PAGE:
Second, the Bible almost commands us to pray for the persecuted. I know that’s weird to say, but there is no direct command which says, “Pray for the persecuted church.” I think that’s because the Spirit makes it so obvious that we don’t really need to be commanded to do it. What Christian would think there is no need to pray for those Christians whose home has been destroyed and whose lives are in constant danger (as is currently the case in Iraq)?

Even if there is no direct imperative to pray, there are several commands in Scripture which point to that end. Paul commands the church at Thessalonica to pray for him and his team so that they will speak effectively and be rescued from the evil of their persecutors (2 Thess. 3:1-2).  If Paul needed Christians to pray that he might be faithful through persecution, then, perhaps, Christians suffering persecution today need prayer, too.

In addition, Christians are told to pray concerning their own experiences of suffering (see Matthew 24:20, for instance). And Christians are commanded to pray for those who are persecuting Christians. It seems to me that such a command argues that we ought to pray not only for the persecuted, but also for the persecutor.

Third, there are biblical examples of prayers being effective on behalf of the persecuted. One great example concerns the Apostle Paul. In 2 Corinthians 1:8-11, Paul tells of a desperate situation he suffered while in Asia. The situation was so bad, he says, that “he despaired even of life itself.”

And yet, he was miraculously and powerfully delivered from what seemed to him certain death. How was he delivered? Ultimately, he says, he was delivered by God, who raises the dead. Yet he also commends the church for the role she played in his rescue: “you also joining in helping us through your prayers.” We can conclude that the prayers of the righteous are effective for delivering needy brothers and sisters from desperate situations of persecution. The church helped Paul survive his suffering in Asia. And the church can help those suffering today through faithful prayers.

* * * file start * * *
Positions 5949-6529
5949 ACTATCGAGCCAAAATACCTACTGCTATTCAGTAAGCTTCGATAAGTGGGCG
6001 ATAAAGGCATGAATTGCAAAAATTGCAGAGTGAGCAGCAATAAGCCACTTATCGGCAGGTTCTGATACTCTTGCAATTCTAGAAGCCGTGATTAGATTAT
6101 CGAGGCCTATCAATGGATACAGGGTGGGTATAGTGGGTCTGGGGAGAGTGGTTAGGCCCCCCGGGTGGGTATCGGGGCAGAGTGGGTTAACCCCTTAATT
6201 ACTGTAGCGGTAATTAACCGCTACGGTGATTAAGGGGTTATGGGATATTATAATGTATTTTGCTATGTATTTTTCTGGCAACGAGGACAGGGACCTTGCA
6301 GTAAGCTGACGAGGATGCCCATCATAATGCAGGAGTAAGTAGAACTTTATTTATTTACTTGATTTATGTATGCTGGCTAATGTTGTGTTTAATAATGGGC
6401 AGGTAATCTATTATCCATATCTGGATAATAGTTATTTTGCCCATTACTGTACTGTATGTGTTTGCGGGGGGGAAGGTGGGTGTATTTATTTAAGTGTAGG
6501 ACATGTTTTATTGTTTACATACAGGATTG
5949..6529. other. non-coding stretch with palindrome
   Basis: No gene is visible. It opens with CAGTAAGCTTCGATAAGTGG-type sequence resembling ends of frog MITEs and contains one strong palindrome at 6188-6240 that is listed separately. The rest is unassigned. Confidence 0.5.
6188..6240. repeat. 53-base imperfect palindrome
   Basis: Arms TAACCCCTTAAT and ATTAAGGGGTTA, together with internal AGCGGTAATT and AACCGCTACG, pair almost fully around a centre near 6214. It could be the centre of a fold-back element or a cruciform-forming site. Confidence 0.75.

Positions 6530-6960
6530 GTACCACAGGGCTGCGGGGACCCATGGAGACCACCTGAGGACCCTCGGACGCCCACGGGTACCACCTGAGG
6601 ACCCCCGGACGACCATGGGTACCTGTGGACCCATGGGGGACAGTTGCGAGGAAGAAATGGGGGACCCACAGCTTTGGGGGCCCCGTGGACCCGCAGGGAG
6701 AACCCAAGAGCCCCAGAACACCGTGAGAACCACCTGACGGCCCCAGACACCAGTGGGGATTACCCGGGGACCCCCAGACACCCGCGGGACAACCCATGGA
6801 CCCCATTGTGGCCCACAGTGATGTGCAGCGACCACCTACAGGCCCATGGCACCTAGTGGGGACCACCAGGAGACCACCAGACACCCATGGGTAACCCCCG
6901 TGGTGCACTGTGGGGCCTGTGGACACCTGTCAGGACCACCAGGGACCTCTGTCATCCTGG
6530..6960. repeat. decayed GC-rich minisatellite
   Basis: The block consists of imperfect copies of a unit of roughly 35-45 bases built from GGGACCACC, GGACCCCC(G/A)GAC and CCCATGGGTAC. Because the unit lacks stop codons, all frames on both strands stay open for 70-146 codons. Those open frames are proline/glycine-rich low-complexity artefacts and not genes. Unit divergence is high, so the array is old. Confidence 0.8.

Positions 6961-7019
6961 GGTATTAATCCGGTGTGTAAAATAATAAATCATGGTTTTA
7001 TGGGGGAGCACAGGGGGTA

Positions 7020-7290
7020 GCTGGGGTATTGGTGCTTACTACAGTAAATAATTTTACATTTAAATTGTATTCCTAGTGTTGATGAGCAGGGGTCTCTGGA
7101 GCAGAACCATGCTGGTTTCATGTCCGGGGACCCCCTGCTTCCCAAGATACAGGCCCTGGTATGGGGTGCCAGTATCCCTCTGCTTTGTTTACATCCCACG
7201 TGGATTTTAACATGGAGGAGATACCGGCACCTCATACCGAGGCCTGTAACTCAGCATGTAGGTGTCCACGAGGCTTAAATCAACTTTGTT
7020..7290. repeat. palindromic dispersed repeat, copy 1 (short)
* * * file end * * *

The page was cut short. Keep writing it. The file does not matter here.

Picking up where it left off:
Fourth, praying for other brothers and sisters in their times of suffering helps Christians to obey the command of Hebrews 13:3. While not a direct command to pray for the persecuted, Hebrews 13:3—the command to remember the persecuted—surely includes prayer. Indeed, it is a more broad command than simply praying. Remember Christians in prison, as though in prison with them. Remember those suffering ill treatment on account of Christ. Yet surely such remembering includes praying for the persecuted.

Finally, our praying for suffering Christians reflects the love of Christ Himself for the church.  Christ stood to receive Stephen, the first martyr after him (see Acts 7). He is as concerned for the suffering church as a groom is concerned for the appearance of his bride (Ephesians 5). What if wedding congregants were to spit upon the bride, curse at her, kick her, and beat her while she made her way down the aisle? Would the groom not erupt in violent anger?

So it is with Christ. He is working to make His bride ready for the final consummation. According to Ephesians 5, Christ is working to make His bride—the church—spotless and blameless, to present her to the Father in all her splendor. This means, of course, that those who persecute the church are persecuting Christ’s bride and body. It is impossible for Christ to be more intimately linked to others than He is with His church.

There is no question that Christ lives to make intercession for His church. Thus, when we intercede on behalf of our suffering brothers and sisters, we imitate Christ. We can believe it is the Spirit of Christ who so compels us to pray for the persecuted.